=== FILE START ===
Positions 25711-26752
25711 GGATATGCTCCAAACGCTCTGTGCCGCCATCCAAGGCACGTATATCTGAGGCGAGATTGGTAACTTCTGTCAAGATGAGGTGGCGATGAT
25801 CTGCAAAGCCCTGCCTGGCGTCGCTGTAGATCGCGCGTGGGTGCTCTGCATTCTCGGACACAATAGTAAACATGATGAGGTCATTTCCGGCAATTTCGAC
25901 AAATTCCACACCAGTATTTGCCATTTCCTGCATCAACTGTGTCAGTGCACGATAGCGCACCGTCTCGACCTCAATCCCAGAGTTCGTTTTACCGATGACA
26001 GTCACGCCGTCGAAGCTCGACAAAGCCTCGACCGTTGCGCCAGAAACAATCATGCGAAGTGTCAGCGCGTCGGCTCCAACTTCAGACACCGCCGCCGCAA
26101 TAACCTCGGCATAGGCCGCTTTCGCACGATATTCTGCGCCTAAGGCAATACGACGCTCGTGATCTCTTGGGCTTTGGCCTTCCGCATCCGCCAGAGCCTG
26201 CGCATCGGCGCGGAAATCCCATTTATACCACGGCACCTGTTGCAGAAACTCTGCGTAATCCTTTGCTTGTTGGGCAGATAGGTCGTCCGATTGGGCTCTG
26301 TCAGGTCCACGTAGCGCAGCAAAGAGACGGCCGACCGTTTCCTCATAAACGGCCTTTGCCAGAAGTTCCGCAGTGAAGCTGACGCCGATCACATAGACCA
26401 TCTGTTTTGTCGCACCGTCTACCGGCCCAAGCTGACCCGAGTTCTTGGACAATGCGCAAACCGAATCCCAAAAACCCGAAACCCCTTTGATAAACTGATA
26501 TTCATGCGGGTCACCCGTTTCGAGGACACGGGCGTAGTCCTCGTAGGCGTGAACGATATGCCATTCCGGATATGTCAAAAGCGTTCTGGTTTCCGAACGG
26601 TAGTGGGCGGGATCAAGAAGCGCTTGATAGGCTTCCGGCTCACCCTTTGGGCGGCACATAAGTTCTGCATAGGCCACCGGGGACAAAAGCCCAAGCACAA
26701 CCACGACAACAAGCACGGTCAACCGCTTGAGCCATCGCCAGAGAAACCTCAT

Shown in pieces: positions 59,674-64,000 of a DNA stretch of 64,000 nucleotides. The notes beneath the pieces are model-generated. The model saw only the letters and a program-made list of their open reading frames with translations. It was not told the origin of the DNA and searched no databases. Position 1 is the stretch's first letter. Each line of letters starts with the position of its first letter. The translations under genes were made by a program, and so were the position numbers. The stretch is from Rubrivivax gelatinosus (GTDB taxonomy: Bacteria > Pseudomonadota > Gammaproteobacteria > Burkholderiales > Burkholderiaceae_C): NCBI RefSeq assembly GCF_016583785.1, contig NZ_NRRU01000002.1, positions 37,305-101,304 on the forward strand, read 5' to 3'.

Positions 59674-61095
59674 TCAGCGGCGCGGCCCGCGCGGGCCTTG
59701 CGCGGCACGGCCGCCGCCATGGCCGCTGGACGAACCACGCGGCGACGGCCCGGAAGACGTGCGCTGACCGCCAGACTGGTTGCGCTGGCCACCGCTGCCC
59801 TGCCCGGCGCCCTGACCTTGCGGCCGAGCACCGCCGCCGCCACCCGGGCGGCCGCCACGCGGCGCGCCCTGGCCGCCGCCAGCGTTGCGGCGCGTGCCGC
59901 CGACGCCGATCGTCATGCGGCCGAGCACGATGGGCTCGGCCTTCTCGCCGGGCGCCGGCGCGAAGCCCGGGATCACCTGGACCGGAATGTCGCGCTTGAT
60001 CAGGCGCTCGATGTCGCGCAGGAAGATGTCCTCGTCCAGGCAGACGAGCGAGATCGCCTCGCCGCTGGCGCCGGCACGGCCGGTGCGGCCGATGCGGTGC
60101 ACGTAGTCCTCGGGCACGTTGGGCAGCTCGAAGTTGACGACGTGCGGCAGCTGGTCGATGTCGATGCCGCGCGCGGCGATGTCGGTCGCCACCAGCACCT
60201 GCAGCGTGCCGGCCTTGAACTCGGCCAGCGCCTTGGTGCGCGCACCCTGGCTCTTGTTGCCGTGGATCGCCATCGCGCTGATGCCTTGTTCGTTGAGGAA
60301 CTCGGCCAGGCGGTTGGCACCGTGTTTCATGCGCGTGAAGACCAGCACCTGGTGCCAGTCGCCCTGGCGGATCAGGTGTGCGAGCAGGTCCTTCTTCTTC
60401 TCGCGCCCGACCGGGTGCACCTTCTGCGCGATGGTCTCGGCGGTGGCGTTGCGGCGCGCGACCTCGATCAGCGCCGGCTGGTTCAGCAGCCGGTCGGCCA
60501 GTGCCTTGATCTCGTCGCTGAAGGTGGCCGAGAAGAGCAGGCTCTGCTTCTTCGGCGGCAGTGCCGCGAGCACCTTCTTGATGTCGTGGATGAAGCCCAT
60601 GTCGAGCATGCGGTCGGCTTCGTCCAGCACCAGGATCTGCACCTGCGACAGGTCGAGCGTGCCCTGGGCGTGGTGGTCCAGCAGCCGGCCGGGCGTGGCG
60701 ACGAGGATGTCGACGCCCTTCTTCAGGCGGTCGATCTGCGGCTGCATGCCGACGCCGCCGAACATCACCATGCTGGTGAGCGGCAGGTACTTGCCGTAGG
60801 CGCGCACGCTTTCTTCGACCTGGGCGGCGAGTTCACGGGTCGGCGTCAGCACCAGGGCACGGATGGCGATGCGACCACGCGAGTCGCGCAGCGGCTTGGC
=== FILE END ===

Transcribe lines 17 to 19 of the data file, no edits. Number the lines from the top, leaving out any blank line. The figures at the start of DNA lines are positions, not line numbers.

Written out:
59801 TGCCCGGCGCCCTGACCTTGCGGCCGAGCACCGCCGCCGCCACCCGGGCGGCCGCCACGCGGCGCGCCCTGGCCGCCGCCAGCGTTGCGGCGCGTGCCGC
59901 CGACGCCGATCGTCATGCGGCCGAGCACGATGGGCTCGGCCTTCTCGCCGGGCGCCGGCGCGAAGCCCGGGATCACCTGGACCGGAATGTCGCGCTTGAT
60001 CAGGCGCTCGATGTCGCGCAGGAAGATGTCCTCGTCCAGGCAGACGAGCGAGATCGCCTCGCCGCTGGCGCCGGCACGGCCGGTGCGGCCGATGCGGTGC